? ??vg-lv1                   253:18   0   1.1T  0 part

So, then what? Well, I used dd to copy the filesystem to a new logical volume, then extended that, and finally removed the original:


# dd if=/dev/dm-18 bs=1M | pv -s 1T |  dd of=/dev/vg/lv-new bs=1M
# lvextend --resizefs -L 1.15T /dev/vg/lv-new
# lvremove /dev/vg/lv
# lvrename vg lv-new lv

(pv was included to give a nice progress indicator, rather than faffing around with SIGUSR1)

And that was that. There was a slight problem with removing the original logical volume, but more on that later…

Virtual Multiblog and .htaccess

TLDR: RTFM (http://striderweb.com/wp-content/multiblog/multiblog-readme.htm#permalinks)

I had problems with permalinks and Virtual Multiblog (yet another linky), basically that for every wordpress instance I added I would have to add another set of permalink-related Apache Rewrite rules to prevent individual entries 404-ing. This was fragile and prone to failure. Fortunately, there is a Proper Way To Do It:

RewriteEngine On
RewriteCond %{REQUESTURI} (/blog|/news)?/
RewriteCond %{REQUEST
FILENAME} !-f
RewriteCond %{REQUEST_FILENAME} !-d
RewriteRule . %1/index.php [L]

 

From the readme. Lovely.

[Solved] sshd Does Not Run At System Startup (Ubuntu)

Problem:

  • sshd does not appear to start on system boot, but runs fine when started from a terminal with /etc/init.d/ssh start

Update Dec 2010: Thanks to Jeremie here. Change the following in /etc/init.d./ssh to stop sshd starting before the network is ready:

Change:

# Required-Start:       $remote_fs $syslog 

to:

# Required-Start:       $remote_fs $syslog $network

Merci Jeremie!

Cause and Solution:

  • A ListenServer directive in /etc/ssh/sshd_config is making sshd attempt to listen on a not-yet extant address. Change the directive to ListenServer 0.0.0.0

(NB: if you don’t have an /etc/init.d/ssh, you can get one from here)

I had a problem with a machine I am using as a samba fileserver. It would seem that the sshd process was not running at startup, so I would have to log into Gnome and run /etc/init.d/ssh start manually, which was a pain in the arse.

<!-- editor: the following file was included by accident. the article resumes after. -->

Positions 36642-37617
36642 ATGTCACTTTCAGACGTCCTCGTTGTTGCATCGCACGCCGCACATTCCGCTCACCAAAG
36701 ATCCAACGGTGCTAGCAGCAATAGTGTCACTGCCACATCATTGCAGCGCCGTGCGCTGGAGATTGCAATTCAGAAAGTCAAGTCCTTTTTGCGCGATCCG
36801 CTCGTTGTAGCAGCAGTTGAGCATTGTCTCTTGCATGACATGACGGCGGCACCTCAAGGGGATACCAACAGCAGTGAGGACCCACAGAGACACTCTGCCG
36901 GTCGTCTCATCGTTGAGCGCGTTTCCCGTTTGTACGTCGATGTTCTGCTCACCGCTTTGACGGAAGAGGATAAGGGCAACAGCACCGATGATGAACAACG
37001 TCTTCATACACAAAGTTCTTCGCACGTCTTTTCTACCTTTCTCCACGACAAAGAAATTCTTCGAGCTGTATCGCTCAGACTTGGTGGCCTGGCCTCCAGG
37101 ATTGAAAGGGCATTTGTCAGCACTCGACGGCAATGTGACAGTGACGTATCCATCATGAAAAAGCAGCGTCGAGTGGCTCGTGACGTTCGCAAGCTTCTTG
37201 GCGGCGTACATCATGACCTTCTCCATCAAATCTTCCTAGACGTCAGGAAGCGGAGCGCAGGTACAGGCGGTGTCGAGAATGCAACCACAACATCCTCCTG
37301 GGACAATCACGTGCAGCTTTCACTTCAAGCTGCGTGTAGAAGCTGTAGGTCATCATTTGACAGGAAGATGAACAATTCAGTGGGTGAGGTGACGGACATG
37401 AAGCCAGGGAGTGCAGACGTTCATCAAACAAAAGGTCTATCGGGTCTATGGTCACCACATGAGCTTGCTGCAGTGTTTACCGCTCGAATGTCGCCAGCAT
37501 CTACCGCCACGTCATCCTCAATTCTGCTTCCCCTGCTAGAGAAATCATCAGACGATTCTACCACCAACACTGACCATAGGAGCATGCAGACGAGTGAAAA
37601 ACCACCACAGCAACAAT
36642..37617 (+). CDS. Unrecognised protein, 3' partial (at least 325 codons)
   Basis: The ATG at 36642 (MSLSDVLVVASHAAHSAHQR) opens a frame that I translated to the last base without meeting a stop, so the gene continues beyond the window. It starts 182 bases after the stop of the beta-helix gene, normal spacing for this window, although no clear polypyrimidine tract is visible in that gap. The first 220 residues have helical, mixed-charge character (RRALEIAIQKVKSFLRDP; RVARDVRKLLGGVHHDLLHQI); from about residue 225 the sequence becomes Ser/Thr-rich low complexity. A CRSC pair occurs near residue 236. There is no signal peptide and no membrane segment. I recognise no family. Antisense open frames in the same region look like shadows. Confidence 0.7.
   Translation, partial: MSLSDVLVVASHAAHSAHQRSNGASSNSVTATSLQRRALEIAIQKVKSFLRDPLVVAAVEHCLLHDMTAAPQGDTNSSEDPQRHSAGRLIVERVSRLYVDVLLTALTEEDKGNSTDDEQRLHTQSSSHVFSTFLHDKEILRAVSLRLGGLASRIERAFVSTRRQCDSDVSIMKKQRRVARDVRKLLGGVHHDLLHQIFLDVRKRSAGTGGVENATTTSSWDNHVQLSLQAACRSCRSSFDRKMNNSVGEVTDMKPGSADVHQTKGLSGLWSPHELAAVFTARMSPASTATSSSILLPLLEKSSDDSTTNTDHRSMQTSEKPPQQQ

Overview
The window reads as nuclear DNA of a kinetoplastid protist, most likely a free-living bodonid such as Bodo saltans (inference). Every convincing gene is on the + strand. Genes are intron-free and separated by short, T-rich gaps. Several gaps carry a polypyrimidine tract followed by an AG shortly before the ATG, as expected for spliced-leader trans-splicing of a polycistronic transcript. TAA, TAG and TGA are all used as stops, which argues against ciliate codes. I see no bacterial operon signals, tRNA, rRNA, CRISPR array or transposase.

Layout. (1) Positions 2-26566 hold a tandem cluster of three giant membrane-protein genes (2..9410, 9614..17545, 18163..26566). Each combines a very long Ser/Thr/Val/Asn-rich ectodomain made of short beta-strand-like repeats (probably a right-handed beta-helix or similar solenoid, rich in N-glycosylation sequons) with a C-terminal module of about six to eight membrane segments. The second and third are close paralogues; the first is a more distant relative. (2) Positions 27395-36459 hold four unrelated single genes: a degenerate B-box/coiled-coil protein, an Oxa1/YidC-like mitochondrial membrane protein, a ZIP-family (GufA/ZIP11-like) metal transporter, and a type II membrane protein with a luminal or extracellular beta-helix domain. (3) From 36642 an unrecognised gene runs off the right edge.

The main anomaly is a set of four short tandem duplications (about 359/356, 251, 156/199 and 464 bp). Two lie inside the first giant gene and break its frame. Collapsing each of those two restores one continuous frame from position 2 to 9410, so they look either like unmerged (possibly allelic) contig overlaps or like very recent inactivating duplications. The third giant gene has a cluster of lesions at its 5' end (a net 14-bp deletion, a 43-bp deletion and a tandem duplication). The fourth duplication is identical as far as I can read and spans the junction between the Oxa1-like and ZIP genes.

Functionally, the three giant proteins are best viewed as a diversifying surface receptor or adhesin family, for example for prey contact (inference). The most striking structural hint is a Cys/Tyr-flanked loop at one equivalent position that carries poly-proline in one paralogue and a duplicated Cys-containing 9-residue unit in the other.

A quick search turned nothing up, except “make sure openssh-server is installed”, which in my case it was. I was about to post to the Ubuntu forums, but first I had a quick look at the syslog (which sshd prints to), where I saw entries like the following:


Jun 27 13:18:56 hermes init: ssh main process (802) terminated with status 255
Jun 27 13:18:56 hermes init: ssh main process ended, respawning
Jun 27 13:18:56 hermes init: ssh main process (806) terminated with status 255
Jun 27 13:18:56 hermes init: ssh main process ended, respawning
Jun 27 13:18:56 hermes init: ssh main process (810) terminated with status 255
Jun 27 13:18:56 hermes init: ssh main process ended, respawning
Jun 27 13:18:56 hermes init: ssh main process (814) terminated with status 255
Jun 27 13:18:56 hermes init: ssh main process ended, respawning
Jun 27 13:18:56 hermes init: ssh main process (818) terminated with status 255
Jun 27 13:18:56 hermes init: ssh main process ended, respawning
Jun 27 13:18:56 hermes init: ssh main process (822) terminated with status 255
Jun 27 13:18:56 hermes init: ssh main process ended, respawning
Jun 27 13:18:56 hermes init: ssh main process (826) terminated with status 255
Jun 27 13:18:56 hermes init: ssh respawning too fast, stopped

My thinking is that sshd was trying to start up before the network interfaces were configured, which was causing it to fail as it had a ListenAddress directive in /etc/ssh/sshd_config.

Commenting out the specific ListenAddress directive and adding ListenAddress 0.0.0.0 to let sshd listen on any address solved the problem. The fileserver has only 1 IP address anyway.